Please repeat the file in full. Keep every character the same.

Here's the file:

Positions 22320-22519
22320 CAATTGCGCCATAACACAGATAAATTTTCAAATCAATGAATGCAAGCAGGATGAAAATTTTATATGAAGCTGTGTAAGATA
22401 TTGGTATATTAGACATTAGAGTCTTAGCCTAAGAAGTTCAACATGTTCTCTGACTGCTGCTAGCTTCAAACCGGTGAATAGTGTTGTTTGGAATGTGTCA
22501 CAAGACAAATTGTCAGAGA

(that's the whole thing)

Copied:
Positions 22320-22519
22320 CAATTGCGCCATAACACAGATAAATTTTCAAATCAATGAATGCAAGCAGGATGAAAATTTTATATGAAGCTGTGTAAGATA
22401 TTGGTATATTAGACATTAGAGTCTTAGCCTAAGAAGTTCAACATGTTCTCTGACTGCTGCTAGCTTCAAACCGGTGAATAGTGTTGTTTGGAATGTGTCA
22501 CAAGACAAATTGTCAGAGA